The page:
Linsha Qi
August 23, 2015 7:05 am

When the summer before college ended with a flurry of falling leaves, I knew it was time to retire my copies of Harry Potter and the Goblet of Fire and The Fault in Our Stars, which had faithfully sat on my nightstand for 3 months, to the bookshelf in my closet. I prepped myself up for “real” books, like college textbooks about US politics and adult literature like To The Lighthouse. I felt as though this new phase in my life necessitated a new genre of books to go with it; I felt as though I’d outgrown YA fiction.

Well, To The Lighthouse was depressing (but beautiful) and the textbooks were drab (but informational), and despite having told myself to spend the summer after college reading the classics, my nightstand is once again occupied by books from the series “The Immortal Secrets of Nicholas Flamel” and other awesome YA fiction novels. My original attitude towards YA fiction has undergone huge reform, and I’m proud to say that young adult fiction is for everyone. Yes, sometimes the vocabulary is not as sophisticated as you might hope, and sometimes the storylines are stereotypical, but YA fiction has more to offer than meets the eye.

YA books renew your love of reading

I won’t lie—I basically swore off reading after a semester of being buried underneath textbooks and highlighters. I figured too much reading would burn me out and that if I spent that much time reading during the summer, I would lose all the motivation and drive to do it during the school year. YA fiction proved me wrong. Contrary to how I felt about reading during the school year, I didn’t want to put my book down and often found myself choosing my novel over frequenting social media. I didn’t feel burned out at all; rather, I felt enlightened and refreshed. I loved reading all over again.

They’re actually so interesting

I would love to tell you that the readings from my biology class were incredibly captivating and filled me with wonder, but that simply wouldn’t be the truth. Textbooks, biographies, and nonfiction in general can all be awe-inspiring and the perfect portrayal of raw emotion, but they are often also quite boring. The last thing you need for pleasure reading is a book that can put you to sleep. YA fiction does the opposite. The fantastical storyline set in a different world and the compelling characters (usually teenagers discovering themselves) are more than enough to reel you in and keep you there, until 2 or 3 in the morning.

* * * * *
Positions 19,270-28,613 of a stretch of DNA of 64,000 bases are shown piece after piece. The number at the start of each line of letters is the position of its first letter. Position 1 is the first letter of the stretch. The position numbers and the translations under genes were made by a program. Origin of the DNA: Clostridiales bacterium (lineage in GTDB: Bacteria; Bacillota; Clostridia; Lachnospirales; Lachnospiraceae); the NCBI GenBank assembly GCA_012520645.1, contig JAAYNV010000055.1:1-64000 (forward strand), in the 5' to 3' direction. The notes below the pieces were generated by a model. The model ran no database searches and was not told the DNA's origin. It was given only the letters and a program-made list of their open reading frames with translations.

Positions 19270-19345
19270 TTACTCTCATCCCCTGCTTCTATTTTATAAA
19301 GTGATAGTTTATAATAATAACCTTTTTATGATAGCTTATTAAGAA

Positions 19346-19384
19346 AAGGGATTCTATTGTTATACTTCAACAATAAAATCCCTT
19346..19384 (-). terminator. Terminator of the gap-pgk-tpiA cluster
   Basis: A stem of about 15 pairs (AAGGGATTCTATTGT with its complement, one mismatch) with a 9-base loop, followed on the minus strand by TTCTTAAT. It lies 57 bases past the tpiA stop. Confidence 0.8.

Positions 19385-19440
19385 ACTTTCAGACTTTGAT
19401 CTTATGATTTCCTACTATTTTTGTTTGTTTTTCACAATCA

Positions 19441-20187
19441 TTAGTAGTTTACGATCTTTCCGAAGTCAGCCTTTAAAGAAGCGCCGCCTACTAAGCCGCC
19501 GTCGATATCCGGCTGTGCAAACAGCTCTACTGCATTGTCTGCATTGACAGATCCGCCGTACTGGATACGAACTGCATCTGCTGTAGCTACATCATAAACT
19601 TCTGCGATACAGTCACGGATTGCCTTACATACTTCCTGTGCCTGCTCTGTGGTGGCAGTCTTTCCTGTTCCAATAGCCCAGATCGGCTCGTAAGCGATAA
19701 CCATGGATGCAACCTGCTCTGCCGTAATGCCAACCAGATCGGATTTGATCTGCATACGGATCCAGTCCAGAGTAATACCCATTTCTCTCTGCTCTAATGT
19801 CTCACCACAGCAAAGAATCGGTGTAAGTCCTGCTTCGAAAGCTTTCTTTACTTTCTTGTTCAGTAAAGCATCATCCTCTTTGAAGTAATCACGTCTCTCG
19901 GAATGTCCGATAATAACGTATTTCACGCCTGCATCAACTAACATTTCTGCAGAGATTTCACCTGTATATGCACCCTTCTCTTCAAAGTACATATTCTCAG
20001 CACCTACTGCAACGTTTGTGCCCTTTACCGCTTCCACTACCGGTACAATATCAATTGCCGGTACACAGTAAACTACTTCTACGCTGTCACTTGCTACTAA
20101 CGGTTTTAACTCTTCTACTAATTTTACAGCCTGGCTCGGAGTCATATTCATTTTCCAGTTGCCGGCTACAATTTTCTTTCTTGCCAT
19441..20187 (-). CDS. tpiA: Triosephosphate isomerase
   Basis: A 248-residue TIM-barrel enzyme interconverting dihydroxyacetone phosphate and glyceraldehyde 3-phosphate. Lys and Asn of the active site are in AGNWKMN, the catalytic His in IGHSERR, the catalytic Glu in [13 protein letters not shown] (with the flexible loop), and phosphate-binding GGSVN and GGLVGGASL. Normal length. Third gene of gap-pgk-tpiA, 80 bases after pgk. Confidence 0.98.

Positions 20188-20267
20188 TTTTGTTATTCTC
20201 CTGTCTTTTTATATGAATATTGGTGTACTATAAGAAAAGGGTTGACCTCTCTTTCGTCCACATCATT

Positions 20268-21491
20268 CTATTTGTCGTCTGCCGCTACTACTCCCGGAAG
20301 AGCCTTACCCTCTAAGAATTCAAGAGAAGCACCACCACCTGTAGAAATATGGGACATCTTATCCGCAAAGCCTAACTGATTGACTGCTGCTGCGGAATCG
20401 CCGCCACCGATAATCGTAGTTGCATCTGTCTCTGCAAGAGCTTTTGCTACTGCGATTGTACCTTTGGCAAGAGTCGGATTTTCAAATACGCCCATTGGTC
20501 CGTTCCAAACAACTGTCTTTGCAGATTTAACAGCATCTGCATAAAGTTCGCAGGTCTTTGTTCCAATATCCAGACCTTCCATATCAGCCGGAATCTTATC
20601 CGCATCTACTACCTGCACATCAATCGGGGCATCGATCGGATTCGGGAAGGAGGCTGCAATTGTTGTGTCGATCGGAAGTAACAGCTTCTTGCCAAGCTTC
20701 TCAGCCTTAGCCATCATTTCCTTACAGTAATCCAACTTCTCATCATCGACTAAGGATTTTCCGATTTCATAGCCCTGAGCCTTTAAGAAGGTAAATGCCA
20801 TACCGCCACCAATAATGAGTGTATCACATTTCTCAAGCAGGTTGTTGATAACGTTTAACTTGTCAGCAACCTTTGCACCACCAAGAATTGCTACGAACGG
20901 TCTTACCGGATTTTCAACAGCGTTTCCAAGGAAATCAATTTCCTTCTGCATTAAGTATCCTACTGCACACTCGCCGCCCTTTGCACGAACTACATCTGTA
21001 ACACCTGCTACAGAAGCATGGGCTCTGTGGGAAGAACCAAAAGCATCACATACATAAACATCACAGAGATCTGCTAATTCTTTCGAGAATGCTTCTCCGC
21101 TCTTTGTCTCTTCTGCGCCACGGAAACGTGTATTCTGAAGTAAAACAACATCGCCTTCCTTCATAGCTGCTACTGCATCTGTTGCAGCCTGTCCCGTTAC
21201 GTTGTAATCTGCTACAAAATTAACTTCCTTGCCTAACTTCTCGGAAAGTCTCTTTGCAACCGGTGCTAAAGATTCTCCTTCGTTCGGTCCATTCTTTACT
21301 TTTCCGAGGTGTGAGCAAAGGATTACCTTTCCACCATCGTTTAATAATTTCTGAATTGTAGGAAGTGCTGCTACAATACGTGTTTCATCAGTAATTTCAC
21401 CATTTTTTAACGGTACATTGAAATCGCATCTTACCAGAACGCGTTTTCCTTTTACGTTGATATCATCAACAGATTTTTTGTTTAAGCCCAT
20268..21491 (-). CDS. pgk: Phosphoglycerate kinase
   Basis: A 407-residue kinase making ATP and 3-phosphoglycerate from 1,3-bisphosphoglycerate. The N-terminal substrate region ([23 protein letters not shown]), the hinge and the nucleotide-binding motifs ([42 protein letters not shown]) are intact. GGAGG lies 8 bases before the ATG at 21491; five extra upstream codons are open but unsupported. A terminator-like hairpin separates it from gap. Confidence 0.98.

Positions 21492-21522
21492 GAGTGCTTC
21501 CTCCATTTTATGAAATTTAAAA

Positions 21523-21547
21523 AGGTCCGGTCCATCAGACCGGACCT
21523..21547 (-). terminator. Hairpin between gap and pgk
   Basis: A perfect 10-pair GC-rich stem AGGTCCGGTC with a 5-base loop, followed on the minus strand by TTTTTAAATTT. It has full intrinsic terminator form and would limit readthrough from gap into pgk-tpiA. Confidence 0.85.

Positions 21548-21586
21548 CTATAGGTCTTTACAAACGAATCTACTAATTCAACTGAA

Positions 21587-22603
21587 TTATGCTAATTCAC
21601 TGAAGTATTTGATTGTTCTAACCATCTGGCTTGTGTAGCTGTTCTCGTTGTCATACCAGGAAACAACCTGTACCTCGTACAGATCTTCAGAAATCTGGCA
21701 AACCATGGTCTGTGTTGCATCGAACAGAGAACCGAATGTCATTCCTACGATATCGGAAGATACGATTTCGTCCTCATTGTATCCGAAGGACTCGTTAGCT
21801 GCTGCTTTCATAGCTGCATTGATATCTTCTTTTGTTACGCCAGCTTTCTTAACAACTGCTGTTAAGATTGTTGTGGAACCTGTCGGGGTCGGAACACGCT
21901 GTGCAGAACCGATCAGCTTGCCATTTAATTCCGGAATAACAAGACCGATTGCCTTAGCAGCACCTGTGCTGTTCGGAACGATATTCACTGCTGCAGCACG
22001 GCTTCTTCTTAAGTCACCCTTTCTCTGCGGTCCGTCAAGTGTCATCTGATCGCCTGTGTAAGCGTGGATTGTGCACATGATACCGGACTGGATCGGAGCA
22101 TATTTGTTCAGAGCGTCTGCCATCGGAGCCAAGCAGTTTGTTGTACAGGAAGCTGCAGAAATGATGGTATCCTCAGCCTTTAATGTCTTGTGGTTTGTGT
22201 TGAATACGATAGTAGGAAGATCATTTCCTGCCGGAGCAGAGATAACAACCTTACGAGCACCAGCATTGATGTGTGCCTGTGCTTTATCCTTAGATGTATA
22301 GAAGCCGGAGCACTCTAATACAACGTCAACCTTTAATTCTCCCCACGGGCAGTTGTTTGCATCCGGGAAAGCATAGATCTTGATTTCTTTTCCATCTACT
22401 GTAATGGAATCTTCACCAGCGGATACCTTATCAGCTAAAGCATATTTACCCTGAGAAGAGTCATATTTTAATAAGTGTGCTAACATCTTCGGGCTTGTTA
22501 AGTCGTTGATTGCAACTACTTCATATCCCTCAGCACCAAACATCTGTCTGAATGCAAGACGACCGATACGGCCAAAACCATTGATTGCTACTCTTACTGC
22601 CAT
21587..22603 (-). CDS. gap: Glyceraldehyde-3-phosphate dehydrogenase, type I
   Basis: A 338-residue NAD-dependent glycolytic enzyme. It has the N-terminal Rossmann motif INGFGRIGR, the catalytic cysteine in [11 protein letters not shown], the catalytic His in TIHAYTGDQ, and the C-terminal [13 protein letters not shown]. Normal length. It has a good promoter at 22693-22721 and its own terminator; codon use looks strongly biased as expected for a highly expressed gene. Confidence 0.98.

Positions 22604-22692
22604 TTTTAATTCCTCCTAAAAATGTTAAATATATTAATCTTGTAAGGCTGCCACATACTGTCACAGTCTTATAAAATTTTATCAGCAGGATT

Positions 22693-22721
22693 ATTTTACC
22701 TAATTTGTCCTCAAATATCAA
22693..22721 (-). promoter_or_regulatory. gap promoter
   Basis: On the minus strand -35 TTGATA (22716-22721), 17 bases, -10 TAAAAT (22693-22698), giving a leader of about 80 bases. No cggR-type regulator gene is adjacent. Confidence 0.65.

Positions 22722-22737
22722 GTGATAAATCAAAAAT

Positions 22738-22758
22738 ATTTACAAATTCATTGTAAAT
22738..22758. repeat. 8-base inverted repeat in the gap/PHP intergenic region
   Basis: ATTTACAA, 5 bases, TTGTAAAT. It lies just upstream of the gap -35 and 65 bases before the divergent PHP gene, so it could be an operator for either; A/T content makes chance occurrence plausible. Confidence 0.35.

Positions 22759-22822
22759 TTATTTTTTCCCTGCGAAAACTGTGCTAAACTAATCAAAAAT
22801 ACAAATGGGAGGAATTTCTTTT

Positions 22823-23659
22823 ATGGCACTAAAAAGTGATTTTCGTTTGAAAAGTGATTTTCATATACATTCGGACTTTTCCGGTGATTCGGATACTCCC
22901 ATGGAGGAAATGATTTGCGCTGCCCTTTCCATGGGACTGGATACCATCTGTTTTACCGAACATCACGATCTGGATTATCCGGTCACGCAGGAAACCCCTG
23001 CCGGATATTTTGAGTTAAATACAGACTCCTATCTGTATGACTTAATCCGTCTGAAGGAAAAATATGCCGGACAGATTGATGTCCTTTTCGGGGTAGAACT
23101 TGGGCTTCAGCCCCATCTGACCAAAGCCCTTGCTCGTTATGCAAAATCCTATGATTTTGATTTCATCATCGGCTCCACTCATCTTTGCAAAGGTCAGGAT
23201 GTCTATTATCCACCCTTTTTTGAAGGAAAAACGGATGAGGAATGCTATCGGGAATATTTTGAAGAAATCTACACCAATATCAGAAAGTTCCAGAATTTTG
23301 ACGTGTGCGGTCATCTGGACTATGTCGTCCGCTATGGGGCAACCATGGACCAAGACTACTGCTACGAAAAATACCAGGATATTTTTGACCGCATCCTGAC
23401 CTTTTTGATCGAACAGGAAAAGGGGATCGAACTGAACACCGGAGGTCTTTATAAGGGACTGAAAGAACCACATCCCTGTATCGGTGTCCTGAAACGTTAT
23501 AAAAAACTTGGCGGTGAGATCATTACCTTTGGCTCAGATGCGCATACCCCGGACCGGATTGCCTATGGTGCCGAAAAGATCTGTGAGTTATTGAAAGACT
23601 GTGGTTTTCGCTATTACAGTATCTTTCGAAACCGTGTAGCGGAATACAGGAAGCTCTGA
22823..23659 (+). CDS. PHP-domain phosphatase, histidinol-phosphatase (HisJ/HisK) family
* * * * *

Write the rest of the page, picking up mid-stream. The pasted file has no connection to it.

They teach valuable lessons

People often dismiss young adult fiction under the premise that it is a shallow genre of literature that rarely speaks to the reality of life. To this, I say John Green. Paper Towns, one of his novels,highlights the consequences of romanticizing people in our lives, while The Fault In Our Stars gives a voice to those suffering from one of the deadliest diseases today. Green is one of many authors who writes YA fiction surrounding meaningful themes that relate to the complicated nature of life.

They provide incomparable stress relief

Have you ever just wanted to get away from it all? Normally this plays out on a beach in a faraway land as the result of a shockingly expensive vacation. Say goodbye to those days and let YA fiction take you away instead! Oftentimes, the settings of young adult fiction are so far removed from our mundane and ordinary lives that they serve as the perfect escape. Whether it’s a classic like Narnia or a more contemporary magical kingdom, letting the setting of your YA fiction novel consume you is an easy and accessible way to let go of any stress you might be experiencing in your work or personal life.

They don’t take much time

One of the best things about YA fiction novels is their length. The next time you sit down with a Russian novel that’s the physical width of your fist, think again. Wouldn’t you prefer a 250-pager that you can finish by the night? Yes, that’s what we thought. For me, one of the hardest parts about sitting down to read was that I could never clear my mind of thoughts about what I should be doing instead; did I reply to all my emails? When is that assignment due? Should I be looking into internships instead? With YA fiction, though, giving myself a half hour of free time was easy. It was the perfect way to relieve stress fast, and efficiency is something everyone wants to maximize nowadays.

They’re inspiring

Any writer will tell you that one of the best ways to improve your writing is to read more, and boy is that true. Witnessing the creation of a world and the development of characters in a book is the perfect motivation for someone to do the same on their own. Additionally, what one person has created often serves as the perfect starting point for another person. JK Rowling based many elements of Harry Potter on Greek mythology (I’ve heard that Fluffy, the three-headed dog, also responds to the name “Cerberus”); EL James drew inspiration for 50 Shades of Grey from Bella of Twilight (does Christian Grey sparkle sometimes?). You never know; maybe the side character of the next YA fiction novel you read will become the complex protagonist of your future best-seller.

Hopefully this list of reasons why YA fiction is for everyone has made you want to trek to your favorite book store and buy a stack of comparatively thin novels in the young adult section. Here’s to never outgrowing YA fiction.

[Featured Image via Tumblr]